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Am J Obstet Gynecol. 2006 Mar;194(3):600-5.

Early versus late initiation of epidural analgesia in labor: does it increase the risk of cesarean section? A randomized trial.

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  • 1Department of Obstetrics and Gynecology, Bnai Zion Medical Center, Faculty of Medicine, Technion-Israel Institute of Technology, Haifa, Israel.



To determine whether early initiation of epidural analgesia in nulliparous women affects the rate of cesarean sections and other obstetric outcome measures.


A randomized trial in which 449 at term nulliparous women in early labor, at less than 3 cm of cervical dilatation, were assigned to either immediate initiation of epidural analgesia at first request (221 women), or delay of epidural until the cervix dilated to at least 4 cm (228 women).


At initiation of the epidural the mean cervical dilatation was 2.4 cm in the early epidural group and 4.6 cm in the late group (P < 0.0001). The rates of cesarean section were not significantly different between the groups--13% and 11% in the early and late groups, respectively (P = 0.77). The mean duration from randomization to full dilatation was significantly shorter in the early compared to the late epidural group--5.9 hours and 6.6 hours respectively (P = 0.04). When questioned after delivery regarding their next labor, the women indicated a preference for early epidural.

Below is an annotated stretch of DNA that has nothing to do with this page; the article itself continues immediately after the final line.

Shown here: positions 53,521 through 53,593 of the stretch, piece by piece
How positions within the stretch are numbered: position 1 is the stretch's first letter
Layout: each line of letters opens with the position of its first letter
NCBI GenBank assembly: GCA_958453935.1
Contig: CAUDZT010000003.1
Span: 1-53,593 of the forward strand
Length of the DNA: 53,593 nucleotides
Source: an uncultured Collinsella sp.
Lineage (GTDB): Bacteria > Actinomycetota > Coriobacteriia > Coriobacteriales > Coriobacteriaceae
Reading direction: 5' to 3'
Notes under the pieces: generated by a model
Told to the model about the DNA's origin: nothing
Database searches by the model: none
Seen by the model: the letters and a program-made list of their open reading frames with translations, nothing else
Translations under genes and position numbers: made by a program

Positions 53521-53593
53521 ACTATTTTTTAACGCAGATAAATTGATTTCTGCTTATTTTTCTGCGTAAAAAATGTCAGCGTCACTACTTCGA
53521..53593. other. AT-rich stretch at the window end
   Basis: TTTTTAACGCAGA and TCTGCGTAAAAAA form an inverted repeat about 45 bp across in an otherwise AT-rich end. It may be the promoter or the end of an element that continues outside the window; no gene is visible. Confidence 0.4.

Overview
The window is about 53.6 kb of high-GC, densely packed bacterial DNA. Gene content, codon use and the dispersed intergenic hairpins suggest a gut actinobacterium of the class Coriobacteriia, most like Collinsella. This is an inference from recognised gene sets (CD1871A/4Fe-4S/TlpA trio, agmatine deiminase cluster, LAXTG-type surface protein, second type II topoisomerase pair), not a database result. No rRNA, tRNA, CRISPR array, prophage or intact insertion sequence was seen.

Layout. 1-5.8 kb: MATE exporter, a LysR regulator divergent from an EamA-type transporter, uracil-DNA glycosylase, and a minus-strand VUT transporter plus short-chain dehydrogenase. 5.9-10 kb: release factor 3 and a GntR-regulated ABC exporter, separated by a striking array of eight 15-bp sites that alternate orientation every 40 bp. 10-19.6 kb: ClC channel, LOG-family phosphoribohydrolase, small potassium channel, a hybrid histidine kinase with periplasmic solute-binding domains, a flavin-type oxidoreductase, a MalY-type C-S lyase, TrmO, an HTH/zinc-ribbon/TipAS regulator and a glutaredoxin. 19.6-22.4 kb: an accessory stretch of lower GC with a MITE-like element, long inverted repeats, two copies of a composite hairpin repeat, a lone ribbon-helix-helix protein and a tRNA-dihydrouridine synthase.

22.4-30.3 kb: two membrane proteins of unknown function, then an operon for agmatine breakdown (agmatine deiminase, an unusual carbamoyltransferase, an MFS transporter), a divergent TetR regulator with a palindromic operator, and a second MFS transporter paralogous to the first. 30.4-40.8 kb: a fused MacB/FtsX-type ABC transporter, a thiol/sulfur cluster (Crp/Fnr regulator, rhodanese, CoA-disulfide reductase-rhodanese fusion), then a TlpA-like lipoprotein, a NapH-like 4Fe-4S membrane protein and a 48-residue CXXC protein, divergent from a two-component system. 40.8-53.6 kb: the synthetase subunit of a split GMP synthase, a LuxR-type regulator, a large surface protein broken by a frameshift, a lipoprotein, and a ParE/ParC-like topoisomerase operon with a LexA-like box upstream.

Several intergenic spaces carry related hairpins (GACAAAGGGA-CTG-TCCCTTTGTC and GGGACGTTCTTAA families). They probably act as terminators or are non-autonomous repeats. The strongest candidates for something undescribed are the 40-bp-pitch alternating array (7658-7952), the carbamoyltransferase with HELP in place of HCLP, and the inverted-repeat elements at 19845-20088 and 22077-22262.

Initiation of epidural analgesia in early labor, following the first request for epidural, did not result in increased cesarean deliveries, instrumental vaginal deliveries, and other adverse effects; furthermore, it was associated with shorter duration of the first stage of labor and was clearly preferred by the women.

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